How to get inspired for a campaign shoot

Tip 20 for Better Shoots by Heidi Rondak

“Concept is the key to success”

PART 1: How to get inspired for a campaign shoot


The last three tip articles have revealed to us who is needed to execute a photo shoot successfully. Now, as we know that we’re dealing with a team of at least 4 people (a photographer, a model, a hair & make-up artist and a fashion stylist) we want to make sure that everyone shares the same vision of what is going to be produced so that they can do their best in their fields. Therefore, this article and the following two are going to treat the most important puzzle piece of any photo shoot: the concept and its making.

“There is nothing worse than a brilliant image of a fuzzy concept.” – Ansel Adams

Why you can’t just go with the flow at a commercial photo production

By all means, photography is a form of creation but the truth is: when you’re on set with a number of people, there’s no space for everyone’s spontaneity. Time is limited and we want to make sure that it’s used for the right purpose: capturing good results that serve your marketing. Like fashion designers sketch their styles before tailors make them, photo teams need a draft of your vision telling them what to implement photographically. Therefore, the safest way to approach a photo production is by first creating a concept that contains the right idea of your brand’s product and how it needs to be visualised. Such a concept defines the photos’ atmosphere, the imagery elements, and the specific styling of the model and set before they are taken. Elaborating this information and providing it to the team makes you the true sender of a creative message who’s eventually reaching out and being heard by the receiver, your target group – without any disturbing noise. Creativity, therefore, happens before the commercial photo shoot, not when it’s ongoing.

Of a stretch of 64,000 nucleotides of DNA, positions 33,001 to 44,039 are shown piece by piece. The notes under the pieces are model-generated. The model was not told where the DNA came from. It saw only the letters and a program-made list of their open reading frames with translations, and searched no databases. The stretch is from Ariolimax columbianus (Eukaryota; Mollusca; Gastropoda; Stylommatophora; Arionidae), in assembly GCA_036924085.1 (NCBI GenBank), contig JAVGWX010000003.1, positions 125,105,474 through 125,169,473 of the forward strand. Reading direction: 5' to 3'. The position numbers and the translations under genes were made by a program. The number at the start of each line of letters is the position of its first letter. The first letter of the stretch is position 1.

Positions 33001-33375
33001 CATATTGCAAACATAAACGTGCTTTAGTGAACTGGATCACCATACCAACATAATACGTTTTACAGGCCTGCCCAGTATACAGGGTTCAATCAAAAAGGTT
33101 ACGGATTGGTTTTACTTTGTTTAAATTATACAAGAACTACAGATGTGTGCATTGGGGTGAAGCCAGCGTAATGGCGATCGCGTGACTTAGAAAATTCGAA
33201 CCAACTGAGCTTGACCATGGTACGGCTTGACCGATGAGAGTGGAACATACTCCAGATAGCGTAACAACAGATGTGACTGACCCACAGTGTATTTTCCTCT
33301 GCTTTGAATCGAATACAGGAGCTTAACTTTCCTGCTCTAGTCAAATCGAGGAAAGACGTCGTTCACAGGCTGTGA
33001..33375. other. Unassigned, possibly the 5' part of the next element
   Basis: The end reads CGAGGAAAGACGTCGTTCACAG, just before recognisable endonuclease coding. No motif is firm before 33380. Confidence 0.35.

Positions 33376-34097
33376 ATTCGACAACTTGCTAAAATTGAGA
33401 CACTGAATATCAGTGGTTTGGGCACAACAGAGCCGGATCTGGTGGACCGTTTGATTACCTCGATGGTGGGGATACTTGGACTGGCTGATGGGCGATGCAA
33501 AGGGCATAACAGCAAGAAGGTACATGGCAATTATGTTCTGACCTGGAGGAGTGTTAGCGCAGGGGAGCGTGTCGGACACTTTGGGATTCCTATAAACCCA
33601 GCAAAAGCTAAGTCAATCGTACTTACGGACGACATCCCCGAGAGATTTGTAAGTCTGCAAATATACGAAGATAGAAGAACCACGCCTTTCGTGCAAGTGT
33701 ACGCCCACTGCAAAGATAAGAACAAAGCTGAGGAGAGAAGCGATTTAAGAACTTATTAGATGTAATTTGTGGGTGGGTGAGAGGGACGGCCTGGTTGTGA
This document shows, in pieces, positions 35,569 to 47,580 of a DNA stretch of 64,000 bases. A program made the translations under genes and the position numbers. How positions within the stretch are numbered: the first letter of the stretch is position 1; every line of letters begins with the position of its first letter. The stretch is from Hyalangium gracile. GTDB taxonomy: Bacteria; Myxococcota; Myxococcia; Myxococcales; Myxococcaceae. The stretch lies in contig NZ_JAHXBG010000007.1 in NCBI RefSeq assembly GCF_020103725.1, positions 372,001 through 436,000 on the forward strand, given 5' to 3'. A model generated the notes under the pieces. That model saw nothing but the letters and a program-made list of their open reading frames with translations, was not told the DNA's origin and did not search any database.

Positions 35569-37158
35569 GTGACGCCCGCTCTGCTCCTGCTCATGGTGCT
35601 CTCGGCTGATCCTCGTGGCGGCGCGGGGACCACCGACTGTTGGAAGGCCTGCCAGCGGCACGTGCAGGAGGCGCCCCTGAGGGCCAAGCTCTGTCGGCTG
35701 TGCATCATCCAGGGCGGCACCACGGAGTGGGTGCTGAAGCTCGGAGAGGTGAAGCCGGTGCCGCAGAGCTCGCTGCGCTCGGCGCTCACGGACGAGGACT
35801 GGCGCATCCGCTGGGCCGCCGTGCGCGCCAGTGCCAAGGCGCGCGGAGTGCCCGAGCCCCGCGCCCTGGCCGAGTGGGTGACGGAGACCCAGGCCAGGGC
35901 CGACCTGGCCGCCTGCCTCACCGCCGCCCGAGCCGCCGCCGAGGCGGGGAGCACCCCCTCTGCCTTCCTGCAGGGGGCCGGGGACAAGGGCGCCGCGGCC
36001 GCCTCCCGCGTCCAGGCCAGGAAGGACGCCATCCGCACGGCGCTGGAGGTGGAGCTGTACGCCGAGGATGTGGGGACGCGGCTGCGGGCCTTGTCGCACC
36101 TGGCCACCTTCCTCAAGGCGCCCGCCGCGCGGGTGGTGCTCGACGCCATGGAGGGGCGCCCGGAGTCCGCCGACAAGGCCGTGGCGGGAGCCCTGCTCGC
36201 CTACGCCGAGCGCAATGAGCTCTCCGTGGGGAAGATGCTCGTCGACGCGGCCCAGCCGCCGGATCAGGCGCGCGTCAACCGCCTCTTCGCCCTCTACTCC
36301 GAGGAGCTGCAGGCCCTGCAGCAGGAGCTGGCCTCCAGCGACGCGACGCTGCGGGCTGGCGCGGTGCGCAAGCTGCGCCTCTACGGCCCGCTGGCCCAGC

“Creativity happens before the commercial photo shoot”

How to come up with a concept

Brainstorm on the basis of your project’s foundations